If you own or manage a business premises, you will know the importance of monitoring who is on site at all times. This may even be a legal requirement in some sectors, and is strongly advisable to keep your employees and visitors safe at all times. It also helps to protect your assets by deterring intruders and other unauthorised access.
There is now a huge choice on offer when it comes to access control methods, and it can be difficult to know which one would be most suitable for you. Here’s an overview of the main options and how to assess your security needs.
If you have a very extensive premises that is in need of a total access control rethink, it may be best to employ a professional security company who will carry out a survey and full risk assessment, and make expert recommendations.
Otherwise, survey the premises yourself, making a note of all the access portals that will require monitoring. This includes perimeter gates and turnstiles, and all external and relevant internal doors. Take into account if each area contains sensitive data, or high-value stock or assets that you will want to protect.
Next, consider how many people enter and exit the premises on a daily basis, including staff, visitors, service and delivery people, and so on. How many entrances and exits need to be monitored, and do they all need the same level of security? Finally take into account what existing security measures are in place, and what budget you have to invest in upgrades.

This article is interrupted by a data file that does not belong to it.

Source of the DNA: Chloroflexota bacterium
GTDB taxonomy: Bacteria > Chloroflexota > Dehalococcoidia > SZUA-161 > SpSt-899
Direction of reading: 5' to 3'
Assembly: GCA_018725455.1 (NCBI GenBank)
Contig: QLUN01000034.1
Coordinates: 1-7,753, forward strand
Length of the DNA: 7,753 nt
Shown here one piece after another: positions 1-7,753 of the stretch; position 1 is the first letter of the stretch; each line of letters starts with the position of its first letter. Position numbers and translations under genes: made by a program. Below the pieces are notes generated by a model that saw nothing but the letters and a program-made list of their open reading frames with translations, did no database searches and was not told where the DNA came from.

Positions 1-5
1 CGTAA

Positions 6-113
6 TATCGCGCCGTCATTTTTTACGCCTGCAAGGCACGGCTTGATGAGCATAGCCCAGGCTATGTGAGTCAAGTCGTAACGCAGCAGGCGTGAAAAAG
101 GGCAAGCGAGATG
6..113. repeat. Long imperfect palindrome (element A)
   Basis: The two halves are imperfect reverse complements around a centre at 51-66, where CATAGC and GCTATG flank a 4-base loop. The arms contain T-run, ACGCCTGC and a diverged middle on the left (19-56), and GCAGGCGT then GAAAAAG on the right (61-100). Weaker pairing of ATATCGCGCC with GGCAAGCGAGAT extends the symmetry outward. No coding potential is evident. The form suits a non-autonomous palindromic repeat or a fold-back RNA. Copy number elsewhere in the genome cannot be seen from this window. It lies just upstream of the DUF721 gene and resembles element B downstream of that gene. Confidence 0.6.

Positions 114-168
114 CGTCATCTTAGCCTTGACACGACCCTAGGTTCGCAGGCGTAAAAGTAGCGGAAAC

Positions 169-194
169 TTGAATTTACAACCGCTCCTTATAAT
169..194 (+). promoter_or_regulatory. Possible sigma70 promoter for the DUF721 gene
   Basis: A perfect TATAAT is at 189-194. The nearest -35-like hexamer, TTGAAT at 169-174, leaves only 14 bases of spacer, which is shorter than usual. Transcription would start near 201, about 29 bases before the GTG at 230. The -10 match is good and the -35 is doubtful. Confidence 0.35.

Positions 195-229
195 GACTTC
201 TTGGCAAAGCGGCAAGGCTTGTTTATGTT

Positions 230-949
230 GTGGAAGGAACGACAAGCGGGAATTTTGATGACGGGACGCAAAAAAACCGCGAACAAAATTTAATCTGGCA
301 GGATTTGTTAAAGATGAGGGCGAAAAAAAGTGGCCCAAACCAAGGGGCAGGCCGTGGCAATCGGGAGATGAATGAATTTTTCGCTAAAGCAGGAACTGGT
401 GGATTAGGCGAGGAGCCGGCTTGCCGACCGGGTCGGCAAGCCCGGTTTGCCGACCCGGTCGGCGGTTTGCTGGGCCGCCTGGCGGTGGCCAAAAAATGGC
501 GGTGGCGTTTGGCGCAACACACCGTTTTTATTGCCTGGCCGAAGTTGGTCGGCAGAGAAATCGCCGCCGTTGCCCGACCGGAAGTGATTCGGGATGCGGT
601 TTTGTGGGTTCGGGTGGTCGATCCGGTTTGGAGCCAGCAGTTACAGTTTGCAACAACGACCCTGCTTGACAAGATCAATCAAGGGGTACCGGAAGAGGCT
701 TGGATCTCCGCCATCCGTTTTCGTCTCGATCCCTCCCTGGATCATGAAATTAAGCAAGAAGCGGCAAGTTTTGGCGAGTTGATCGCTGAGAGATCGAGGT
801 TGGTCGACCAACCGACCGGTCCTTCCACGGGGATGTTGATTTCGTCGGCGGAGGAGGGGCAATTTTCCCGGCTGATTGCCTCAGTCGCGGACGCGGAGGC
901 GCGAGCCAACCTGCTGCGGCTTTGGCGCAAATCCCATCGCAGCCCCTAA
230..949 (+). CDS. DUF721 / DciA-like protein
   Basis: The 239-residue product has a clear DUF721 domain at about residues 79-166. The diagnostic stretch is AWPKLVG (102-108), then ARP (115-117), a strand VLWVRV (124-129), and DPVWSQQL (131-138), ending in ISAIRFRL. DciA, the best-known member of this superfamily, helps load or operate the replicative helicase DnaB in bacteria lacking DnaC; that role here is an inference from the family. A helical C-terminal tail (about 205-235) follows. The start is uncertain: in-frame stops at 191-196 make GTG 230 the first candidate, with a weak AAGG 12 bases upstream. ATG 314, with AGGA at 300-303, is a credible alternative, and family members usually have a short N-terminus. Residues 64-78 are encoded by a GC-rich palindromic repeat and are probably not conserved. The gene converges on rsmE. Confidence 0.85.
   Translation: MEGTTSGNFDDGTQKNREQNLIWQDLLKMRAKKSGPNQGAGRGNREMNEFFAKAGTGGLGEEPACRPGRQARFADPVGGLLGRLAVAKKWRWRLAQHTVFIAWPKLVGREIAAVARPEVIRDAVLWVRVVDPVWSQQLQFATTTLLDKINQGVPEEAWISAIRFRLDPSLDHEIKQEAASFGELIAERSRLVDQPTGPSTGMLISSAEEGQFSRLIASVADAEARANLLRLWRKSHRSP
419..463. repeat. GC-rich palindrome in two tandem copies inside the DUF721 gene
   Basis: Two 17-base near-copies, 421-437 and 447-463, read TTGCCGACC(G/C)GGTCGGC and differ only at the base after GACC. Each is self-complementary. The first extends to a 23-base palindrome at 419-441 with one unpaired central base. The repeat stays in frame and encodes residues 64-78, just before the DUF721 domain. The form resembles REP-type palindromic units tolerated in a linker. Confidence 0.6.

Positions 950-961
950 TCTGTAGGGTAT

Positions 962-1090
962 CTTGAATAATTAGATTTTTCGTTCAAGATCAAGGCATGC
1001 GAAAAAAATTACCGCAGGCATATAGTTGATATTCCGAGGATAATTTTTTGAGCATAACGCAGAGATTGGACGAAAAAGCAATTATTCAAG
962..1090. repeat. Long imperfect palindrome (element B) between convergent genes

- Types of access control
Access control technology is developing all the time, and with the rapid advancement of artificial intelligence (AI), it is surely only a matter of time before new methods are available. For now, biometric access systems such as biometric face readers are considered to be one of the most safe and accurate products.
They work by making use of our unique biological traits, such as iris scans, fingerprints, or facial features. That means they are very difficult to trick and are therefore ideal for areas where unauthorised access is strictly prohibited, or staff will be handing high value goods or working with sensitive data.
For more general access control where you want to keep a tally of who is entering or exiting the premises, then a more simple fob or card access system may be more appropriate. However, there is always the possibility that cards or fobs can be lost, damaged, or stolen and misused.
For larger premises, a networked access control system that allows you to monitor each interaction on a centralised computer programme is ideal. This will provide useful data such as the exact location and time individuals entered and left, which portal they used, and traffic volumes at different times of the day.